Breast cancer is generally malignant (spreads to other body parts), usually begins in the lobules (milk-producing glands) or ducts (milk-draining passages extending from the lobules to the nipple) and can sometimes occur in the fatty and fibrous breast tissues. Breast cancer surgery involves the surgical removal of a tumour to prevent the spread of the cancer to other parts of the body. The surgical procedure to remove the tumour depends on the size and type of cancer. Your surgeon may excise the tumour as a lump along with a portion of healthy surrounding tissue (wide local excision) or remove the completely affected breast (mastectomy). Lymph glands may also be checked for the presence of cancer and removed during these procedures.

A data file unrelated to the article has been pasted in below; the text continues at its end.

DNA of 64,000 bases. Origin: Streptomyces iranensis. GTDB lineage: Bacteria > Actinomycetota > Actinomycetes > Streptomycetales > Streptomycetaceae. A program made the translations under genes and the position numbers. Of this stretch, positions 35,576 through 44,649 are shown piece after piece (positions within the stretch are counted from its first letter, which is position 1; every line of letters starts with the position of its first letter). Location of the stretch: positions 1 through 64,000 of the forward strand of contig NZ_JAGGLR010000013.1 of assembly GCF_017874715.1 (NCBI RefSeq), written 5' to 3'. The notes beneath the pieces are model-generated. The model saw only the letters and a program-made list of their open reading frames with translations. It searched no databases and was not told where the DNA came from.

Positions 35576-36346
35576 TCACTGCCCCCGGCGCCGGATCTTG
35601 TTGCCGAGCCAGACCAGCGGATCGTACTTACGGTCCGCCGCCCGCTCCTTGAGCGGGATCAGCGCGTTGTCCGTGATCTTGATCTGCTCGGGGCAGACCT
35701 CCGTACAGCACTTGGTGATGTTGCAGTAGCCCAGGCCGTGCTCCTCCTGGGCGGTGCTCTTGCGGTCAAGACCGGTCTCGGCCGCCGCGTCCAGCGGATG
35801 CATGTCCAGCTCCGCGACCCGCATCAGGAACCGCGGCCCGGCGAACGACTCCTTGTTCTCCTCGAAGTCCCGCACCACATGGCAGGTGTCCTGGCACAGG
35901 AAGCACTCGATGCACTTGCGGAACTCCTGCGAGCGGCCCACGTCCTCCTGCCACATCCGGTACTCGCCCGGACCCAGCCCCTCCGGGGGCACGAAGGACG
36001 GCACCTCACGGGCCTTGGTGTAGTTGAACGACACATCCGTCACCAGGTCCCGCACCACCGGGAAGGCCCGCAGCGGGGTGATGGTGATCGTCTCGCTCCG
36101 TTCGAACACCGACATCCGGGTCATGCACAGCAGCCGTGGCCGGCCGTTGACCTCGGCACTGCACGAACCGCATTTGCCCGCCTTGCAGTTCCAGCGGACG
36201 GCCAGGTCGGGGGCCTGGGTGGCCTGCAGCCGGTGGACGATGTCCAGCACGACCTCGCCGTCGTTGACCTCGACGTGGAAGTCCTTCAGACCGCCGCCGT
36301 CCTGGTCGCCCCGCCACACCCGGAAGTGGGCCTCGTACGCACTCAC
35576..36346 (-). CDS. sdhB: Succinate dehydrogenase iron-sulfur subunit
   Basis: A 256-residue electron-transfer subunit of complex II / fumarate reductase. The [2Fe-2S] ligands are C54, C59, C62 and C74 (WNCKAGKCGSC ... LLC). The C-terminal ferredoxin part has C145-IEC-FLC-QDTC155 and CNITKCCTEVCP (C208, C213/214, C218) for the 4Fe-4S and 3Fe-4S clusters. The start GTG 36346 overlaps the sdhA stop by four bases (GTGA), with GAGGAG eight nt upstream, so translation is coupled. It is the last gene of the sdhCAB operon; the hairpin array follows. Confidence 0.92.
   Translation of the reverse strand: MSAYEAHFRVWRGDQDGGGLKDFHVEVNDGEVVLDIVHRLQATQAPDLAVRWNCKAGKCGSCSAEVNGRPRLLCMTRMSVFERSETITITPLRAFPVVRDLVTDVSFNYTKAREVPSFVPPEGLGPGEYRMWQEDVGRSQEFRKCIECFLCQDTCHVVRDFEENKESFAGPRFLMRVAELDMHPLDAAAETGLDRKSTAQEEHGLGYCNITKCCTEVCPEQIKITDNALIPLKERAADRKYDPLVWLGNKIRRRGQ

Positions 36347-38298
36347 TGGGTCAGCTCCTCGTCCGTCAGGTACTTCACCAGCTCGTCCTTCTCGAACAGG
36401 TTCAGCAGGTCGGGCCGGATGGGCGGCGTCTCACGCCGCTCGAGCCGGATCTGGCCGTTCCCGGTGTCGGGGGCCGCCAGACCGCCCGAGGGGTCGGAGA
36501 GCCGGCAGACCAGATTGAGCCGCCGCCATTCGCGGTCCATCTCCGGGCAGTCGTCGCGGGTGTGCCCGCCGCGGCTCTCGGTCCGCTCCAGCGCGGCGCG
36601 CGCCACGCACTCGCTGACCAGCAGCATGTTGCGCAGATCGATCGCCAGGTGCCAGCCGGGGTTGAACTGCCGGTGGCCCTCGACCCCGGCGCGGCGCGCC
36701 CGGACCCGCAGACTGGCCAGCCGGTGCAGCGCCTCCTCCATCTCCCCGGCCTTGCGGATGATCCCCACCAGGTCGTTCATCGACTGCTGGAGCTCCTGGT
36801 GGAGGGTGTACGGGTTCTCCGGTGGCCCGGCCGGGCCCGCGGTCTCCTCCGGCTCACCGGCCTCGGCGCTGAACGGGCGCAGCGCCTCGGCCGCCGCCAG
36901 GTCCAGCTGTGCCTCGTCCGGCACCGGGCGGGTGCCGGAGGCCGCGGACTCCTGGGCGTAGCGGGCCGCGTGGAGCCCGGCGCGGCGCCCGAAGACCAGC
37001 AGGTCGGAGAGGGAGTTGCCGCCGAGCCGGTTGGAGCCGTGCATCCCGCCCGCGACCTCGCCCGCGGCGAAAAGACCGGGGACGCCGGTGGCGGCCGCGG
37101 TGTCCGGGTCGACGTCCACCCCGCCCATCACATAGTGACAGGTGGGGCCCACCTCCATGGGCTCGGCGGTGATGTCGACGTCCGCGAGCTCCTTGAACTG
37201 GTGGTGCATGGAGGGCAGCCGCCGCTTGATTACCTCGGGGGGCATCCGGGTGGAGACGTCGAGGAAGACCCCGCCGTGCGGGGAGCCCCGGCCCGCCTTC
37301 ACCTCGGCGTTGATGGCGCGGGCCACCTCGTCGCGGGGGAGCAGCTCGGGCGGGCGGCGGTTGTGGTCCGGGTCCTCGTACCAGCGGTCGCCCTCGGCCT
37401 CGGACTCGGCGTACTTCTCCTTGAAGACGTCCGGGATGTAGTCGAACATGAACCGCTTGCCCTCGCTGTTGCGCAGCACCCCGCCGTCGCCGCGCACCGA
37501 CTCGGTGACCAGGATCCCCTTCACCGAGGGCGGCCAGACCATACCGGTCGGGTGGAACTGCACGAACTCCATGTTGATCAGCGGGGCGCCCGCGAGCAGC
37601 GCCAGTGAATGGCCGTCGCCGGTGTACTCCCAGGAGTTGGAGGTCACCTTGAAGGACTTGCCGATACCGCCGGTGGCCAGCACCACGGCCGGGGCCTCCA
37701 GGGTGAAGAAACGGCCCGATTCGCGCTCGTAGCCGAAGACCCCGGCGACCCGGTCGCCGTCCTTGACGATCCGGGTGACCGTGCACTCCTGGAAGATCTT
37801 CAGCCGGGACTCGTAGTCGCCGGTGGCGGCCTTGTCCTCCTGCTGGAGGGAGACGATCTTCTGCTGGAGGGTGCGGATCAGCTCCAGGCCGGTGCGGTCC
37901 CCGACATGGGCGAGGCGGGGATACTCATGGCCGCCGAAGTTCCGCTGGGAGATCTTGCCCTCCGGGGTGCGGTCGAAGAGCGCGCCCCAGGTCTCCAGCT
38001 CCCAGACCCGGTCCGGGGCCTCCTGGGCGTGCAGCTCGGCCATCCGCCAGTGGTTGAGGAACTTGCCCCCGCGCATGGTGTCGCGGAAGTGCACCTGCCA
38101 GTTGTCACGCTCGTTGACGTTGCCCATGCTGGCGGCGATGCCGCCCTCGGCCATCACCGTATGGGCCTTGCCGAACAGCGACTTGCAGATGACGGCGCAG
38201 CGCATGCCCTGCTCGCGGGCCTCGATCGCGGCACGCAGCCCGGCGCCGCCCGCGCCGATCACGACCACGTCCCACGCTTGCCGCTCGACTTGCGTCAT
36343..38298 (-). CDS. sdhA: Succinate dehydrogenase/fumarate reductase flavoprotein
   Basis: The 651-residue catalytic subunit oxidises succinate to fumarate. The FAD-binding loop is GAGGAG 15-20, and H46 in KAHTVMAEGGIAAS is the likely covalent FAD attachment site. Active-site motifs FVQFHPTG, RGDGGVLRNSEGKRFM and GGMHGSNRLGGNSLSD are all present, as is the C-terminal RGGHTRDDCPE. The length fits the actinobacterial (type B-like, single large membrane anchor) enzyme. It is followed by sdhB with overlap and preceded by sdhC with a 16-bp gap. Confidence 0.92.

To restore the shape of breasts after mastectomy another surgical procedure called breast reconstruction is performed.
Primary breast reconstruction involves reconstructing the breasts immediately after excising a part or complete breast tissue. . However, immediate breast reconstruction may not be preferred if the patient must undergo radiation therapy after breast cancer surgery. Delayed reconstruction can be performed at any time following removal of a part or the complete breast if further cancer treatments are not needed. This surgery is performed even after several years following breast removal.
Dr Fosh works closely with the plastic surgeons at Adelaide Plastic Surgery.
She works with Nick Marshall, Bernard Carney and Amy Jeeves who all specialise in breast reconstruction.
Dr Fosh and Dr Jeeves have a joint clinic every 2 weeks to see all their patients and give them all the options.
They have a joint theatre list once a month.
Dr Amy Jeeves